Dr. Richard Loeser in the Division of Rheumatology, Allergy and Immunology and the UNC Thurston Arthritis Research Center has received a National Institute of Arthritis and Musculoskeletal and Skin Diseases (NIAMS) research grant called a BIRT award for “Building Interdisciplinary Research Teams”. The purpose of this competitively reviewed award is for investigators holding a current NIAMS RO1 research project grant to form a new interdisciplinary team that will add a novel and innovative approach to the ongoing project. The new team members are Dr. Keith Burridge in the Department of Cell Biology and Physiology and Dr. Elizabeth Loboa in the Department of Biomedical Engineering. The team will study how cell receptors called integrins transmit signals that control the response of cartilage cells to mechanical forces. Cartilage is the tissue that coats the ends of bones providing a smooth and slippery surface that allows for normal joint motion. Maintenance of healthy cartilage is supported by a certain level of mechanical stimulation that occurs during normal joint use. However, abnormal and excessive forces on the cartilage, for example after a joint injury or in obese individuals, stimulate the cartilage cells to breakdown the cartilage, resulting in development of osteoarthritis, the most common form of arthritis and the number one cause of pain and disability in older adults. By better understanding the signals produced in response to various levels of force placed on cartilage cells, new therapies can be designed which would block the response seen with abnormal joint loading and promote the healthy responses needed for maintenance and repair.
Aubrey received her B.S. degree from Elon University in Biology, with minors in Chemistry and Psychology in May 2008. She graduated with a Masters Degree in Physician Assistant Studies from Methodist University in 2011. Since graduation, she has worked as a Physician's Assistant at Edgewater Medical Center in Lillington, NC and at Lafayette Rheumatology in Fayetteville, NC. Thanks to her experience at Lafayette Rheumatology, she brings to our practice valuable experience in evaluation, diagnosis and management of a broad range of our chronic rheumatic diseases. She also co-founded the Lafayette Gout and Osteoporosis clinics during her employment there. Aubrey is also a trained and certified EMT and worked at Emerald Isle Emergency Medical Services prior to enrolling in her PA program.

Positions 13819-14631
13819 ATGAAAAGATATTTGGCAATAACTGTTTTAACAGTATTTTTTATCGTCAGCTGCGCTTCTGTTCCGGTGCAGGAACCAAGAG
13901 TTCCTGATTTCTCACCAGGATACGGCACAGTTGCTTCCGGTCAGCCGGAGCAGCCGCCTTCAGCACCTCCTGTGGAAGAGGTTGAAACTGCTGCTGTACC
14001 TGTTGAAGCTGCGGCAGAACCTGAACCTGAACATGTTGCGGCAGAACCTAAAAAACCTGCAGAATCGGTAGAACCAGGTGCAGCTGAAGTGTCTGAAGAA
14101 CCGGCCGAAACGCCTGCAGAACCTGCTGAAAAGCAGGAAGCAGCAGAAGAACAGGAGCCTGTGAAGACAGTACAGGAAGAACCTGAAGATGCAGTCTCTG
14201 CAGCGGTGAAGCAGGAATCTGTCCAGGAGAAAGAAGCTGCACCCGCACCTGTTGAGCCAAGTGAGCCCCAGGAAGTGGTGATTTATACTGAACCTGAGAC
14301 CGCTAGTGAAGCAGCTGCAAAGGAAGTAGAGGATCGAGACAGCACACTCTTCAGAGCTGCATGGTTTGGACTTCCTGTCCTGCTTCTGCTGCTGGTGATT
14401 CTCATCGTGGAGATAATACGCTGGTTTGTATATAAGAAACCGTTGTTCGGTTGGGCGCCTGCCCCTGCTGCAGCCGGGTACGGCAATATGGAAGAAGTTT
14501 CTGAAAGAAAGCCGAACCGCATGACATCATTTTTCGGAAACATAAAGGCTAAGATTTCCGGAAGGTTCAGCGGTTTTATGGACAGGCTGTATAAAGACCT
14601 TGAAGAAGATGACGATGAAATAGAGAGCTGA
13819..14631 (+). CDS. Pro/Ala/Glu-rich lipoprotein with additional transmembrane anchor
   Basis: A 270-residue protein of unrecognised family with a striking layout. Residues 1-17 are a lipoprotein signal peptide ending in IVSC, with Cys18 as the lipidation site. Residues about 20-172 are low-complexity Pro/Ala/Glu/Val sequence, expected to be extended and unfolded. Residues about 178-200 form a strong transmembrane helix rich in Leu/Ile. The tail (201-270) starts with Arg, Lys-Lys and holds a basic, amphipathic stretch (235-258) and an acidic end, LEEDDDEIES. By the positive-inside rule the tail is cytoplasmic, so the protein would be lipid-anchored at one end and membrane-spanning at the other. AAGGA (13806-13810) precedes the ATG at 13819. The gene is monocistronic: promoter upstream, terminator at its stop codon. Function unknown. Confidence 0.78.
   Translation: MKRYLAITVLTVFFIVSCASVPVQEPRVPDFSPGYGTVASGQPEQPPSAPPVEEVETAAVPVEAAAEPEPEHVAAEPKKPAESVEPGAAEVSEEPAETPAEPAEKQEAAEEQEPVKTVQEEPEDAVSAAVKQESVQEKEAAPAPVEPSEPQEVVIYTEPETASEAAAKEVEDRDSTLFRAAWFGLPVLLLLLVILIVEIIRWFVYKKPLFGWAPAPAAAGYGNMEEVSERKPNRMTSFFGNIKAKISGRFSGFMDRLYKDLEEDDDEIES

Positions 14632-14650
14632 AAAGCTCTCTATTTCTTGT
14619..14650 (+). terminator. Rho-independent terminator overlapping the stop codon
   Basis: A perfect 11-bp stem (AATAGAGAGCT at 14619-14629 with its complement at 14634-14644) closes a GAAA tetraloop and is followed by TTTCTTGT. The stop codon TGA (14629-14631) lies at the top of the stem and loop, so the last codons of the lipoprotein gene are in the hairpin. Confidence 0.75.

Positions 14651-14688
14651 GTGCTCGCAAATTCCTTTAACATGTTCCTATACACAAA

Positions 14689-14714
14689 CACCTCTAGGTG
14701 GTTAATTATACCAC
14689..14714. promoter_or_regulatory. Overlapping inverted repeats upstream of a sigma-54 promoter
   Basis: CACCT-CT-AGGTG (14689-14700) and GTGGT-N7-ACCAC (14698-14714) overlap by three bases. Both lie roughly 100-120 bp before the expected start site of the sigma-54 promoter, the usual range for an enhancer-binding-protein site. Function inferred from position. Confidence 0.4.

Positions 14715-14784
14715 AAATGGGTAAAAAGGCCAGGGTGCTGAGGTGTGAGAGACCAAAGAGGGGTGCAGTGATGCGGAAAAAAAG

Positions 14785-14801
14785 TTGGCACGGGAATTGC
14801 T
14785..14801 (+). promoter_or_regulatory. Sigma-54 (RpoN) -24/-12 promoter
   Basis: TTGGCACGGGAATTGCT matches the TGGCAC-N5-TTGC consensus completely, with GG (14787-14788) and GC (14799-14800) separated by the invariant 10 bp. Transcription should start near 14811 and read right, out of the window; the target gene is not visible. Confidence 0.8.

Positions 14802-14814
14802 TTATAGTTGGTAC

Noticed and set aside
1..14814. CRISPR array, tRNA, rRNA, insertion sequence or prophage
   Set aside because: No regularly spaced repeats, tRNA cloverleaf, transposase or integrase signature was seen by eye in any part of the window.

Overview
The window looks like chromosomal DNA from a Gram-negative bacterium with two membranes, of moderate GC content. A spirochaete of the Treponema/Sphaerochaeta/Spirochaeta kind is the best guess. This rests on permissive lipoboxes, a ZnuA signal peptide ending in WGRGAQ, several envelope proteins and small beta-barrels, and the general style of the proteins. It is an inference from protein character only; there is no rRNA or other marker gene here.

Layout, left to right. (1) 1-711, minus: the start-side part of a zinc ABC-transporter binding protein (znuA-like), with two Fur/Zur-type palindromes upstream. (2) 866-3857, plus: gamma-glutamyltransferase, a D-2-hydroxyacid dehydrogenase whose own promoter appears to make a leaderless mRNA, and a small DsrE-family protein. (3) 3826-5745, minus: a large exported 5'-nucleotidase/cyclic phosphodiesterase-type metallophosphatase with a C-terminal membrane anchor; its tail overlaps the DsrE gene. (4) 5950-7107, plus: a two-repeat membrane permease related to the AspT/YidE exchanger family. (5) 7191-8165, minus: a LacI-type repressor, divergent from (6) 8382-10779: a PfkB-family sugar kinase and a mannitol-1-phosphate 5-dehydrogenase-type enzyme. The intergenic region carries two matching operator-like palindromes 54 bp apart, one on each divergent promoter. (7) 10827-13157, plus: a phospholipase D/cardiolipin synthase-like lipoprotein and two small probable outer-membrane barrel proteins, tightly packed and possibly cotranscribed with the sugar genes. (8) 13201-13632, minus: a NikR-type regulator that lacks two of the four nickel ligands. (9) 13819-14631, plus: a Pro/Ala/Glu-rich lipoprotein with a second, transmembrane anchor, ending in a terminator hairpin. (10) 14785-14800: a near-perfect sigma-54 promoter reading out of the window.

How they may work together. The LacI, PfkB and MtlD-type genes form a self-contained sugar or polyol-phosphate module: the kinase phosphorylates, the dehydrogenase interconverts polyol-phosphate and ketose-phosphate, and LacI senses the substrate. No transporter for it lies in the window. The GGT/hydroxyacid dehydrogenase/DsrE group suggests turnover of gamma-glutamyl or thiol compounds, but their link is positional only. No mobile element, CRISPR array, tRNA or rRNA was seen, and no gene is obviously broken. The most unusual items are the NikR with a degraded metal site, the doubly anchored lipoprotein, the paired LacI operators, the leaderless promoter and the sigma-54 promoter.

Please join us in welcoming Aubrey!
Jaime Brozowski, M.S. is a third year Ph.D. Candidate, HHMI Translational Medicine Trainee and Women in Science at UNC Chair.
Business and nursing staff on opening day of the Therapeutic Infusion Center
UNC Hospitals and the Division of Rheumatology, Allergy and Immunology are excited to announce the opening of the UNC Hospitals Therapeutic Infusion Center at Carolina Pointe II!
The new twenty-two seat Infusion Center is located on the second floor of 6013 Farrington Road in Chapel Hill. Here, a skilled team of nurses, led by Lana Amend, RN and Suzanne Francart, PharmD, will perform non-oncologic infusions for patients from numerous specialties including - but not limited to - Rheumatology, Gastroenterology, Neurology, and Benign Hematology. The Infusion Center is led by two clinical faculty of the Division of Rheumatology, Allergy and Immunology and the UNC Thurston Arthritis Research Center; Dr. Alfredo Rivadeneira will serve as Director and Dr. Bill Yount as Associate Director.
If you would like to inquire about utilizing infusion services for your patients – please contact Alex Nance at Alexander.Nance@unchealth.unc.edu
Check out this great article about our center! Drs. Jordan, Tarrant, Callahan, Loeser and Sheikh were all contributors.